Her review of The Brand Gap by Marty Neumeier is excellent, but it caught me off-guard. Some of the first words of the book are:
First: A brand is not a logo.
Second: A brand is not an identity.
Finally: A brand is not a product.
I had no issue accepting the first and final statements. I know from experience that a brand is not those things. The second was harder to swallow. My thought had been that a brand was the total represented identity of a business, product, or service, not limited to the logo or product, but certainly inclusive of them in its overall identity. When people ask me what I do, I tell them Brand Identity Marketing. Taking identity out of it seemed extreme. If a brand isn't the identity of the company, what is it?
A brand is a person's gut feeling about a product, service, or organization.True to form, I got hit in the gut when I read that. It's true. We buy and act emotionally, because those decisions come from a primal place. When we are satisfying our needs, even if we think we're doing so logically, our needs come from a primal place. Those decisions are partially rational, but driven by an emotional need.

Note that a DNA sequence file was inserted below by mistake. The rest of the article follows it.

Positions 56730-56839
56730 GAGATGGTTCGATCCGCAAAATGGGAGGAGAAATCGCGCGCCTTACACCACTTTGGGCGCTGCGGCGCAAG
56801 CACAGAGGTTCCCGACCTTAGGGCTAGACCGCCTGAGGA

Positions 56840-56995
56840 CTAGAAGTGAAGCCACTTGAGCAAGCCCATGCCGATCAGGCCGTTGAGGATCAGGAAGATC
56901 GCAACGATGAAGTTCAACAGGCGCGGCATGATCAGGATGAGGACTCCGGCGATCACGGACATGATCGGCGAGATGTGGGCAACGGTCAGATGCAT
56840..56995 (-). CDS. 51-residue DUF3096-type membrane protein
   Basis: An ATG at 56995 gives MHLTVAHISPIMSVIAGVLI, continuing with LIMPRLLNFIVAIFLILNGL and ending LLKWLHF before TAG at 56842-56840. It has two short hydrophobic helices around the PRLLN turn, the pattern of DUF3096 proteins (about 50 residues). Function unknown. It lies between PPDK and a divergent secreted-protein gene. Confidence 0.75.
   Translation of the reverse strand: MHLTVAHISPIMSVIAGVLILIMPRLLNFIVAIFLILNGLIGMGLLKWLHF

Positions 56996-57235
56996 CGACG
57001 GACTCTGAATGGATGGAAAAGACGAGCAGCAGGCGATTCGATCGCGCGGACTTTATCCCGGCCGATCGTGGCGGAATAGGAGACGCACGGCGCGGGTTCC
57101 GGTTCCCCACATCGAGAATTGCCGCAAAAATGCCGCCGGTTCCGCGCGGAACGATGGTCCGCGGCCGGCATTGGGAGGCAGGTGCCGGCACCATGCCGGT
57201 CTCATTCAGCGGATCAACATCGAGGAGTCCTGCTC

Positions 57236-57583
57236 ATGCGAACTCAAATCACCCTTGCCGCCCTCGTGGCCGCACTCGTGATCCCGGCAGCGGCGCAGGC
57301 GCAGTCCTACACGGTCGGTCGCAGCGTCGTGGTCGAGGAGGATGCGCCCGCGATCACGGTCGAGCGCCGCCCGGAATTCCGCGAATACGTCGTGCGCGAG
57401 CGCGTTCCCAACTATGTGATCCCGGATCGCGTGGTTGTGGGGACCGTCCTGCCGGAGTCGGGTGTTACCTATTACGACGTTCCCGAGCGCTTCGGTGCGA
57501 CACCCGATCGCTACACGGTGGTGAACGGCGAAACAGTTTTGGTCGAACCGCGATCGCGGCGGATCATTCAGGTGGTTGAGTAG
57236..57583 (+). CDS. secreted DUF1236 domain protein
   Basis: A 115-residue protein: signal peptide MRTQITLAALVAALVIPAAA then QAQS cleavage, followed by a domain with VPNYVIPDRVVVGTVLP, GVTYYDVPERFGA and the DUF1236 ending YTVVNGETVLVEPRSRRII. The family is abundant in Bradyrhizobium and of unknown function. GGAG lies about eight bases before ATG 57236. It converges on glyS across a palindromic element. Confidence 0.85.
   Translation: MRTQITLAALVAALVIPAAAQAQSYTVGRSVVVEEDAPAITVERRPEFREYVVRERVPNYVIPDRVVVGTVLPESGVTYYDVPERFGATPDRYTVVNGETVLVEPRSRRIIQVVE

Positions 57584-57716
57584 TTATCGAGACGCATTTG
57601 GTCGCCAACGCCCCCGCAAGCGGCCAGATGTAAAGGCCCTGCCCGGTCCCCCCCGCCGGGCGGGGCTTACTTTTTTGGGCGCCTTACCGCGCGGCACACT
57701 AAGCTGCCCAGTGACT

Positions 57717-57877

It's a gut feeling because people are emotional, intuitive beings. It's a person's gut feeling because brands are defined by individuals, not companies, markets, or the public.
The best brands tap into that need, provide a well-designed product to meet that need, exceed customer expectations time after time, building customer trust and loyalty. Trust = reliability + delight. Great brands take time, because they create trust, and building trust takes time.
Check out Nubby's post for the graphic illustrations of this book. I don't want to bust anyone's copyright, so I'm not reposting, but half the awesomeness of the book is in its design.